This is a new data distribution technology, and GSWP-2 is one of the first experiments of this type (distributed modeling; centralized data) to be attempted.  There is a learning curve, and some time to invest up front to get the DODS libraries functioning properly.  Once you have your DODS client(s) (Fortran, C, IDL, Matlab, GrADS, Ferret,...)  working, a whole new data universe will be open to you.  For example, NCEP is making their operational forecasts available on GDS.  The web page lists a few of the GDS servers that are available - in the US there are also GDSs at GFDL, GSFC and NCAR.  Unidata maintains a broader list of DODS data servers, and the Global Change Master Directory is now available via DODS.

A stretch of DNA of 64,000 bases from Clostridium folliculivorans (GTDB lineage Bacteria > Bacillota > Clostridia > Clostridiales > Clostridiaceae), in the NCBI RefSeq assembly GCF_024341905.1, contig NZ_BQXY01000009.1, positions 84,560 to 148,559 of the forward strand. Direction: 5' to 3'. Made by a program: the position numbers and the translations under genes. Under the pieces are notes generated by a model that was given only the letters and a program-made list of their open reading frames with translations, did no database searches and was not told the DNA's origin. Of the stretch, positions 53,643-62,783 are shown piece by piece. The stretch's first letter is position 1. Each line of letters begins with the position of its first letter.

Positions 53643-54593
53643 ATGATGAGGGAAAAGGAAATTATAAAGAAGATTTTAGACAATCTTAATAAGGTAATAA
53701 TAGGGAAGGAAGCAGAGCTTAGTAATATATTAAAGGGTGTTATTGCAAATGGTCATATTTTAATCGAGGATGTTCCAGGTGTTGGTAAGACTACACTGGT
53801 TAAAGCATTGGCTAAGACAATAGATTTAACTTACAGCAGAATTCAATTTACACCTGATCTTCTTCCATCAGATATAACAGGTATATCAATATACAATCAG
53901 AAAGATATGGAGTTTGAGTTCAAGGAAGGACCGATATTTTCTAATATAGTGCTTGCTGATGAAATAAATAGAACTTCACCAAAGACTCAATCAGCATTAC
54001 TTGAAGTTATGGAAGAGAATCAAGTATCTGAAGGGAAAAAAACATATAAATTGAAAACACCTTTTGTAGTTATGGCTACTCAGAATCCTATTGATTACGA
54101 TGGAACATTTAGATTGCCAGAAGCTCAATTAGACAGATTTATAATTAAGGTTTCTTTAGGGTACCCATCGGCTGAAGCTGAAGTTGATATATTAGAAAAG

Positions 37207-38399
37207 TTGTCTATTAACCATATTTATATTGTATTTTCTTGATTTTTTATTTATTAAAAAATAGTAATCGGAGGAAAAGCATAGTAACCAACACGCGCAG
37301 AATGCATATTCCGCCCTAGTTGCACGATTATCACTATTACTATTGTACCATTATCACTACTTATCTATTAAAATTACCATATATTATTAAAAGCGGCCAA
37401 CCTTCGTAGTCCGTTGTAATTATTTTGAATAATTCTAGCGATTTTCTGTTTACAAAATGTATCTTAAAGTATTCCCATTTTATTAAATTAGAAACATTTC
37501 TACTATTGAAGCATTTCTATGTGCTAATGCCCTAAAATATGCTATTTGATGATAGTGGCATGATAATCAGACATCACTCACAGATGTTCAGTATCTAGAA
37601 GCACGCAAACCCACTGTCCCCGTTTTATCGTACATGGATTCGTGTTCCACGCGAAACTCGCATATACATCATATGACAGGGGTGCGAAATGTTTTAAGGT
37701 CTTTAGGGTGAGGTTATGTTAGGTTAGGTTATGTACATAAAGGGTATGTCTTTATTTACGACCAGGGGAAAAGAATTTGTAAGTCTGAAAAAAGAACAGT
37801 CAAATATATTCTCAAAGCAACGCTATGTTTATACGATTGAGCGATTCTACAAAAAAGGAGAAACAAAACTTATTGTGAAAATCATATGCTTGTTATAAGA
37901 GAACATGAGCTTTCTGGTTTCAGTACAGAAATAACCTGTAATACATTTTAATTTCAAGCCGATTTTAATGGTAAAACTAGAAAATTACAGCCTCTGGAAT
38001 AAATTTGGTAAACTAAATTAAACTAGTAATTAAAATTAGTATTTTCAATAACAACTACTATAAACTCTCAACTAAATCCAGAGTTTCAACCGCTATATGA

What does GDS provide that DODS doesn't? (P. Dirmeyer, 5 May 2003)
There are 3 main advantages to the GDS over a generic DODS server:  
  1. Server-side analysis.  This is not particularly useful for modelers who are just accessing forcing data, but it could be very advantageous for analysis and comparison of the model results.  See the section titled "Evaluate expressions on the server side when appropriate" at: for more information on how to have the GDS do your number crunching and send back only the final results to you over the Internet.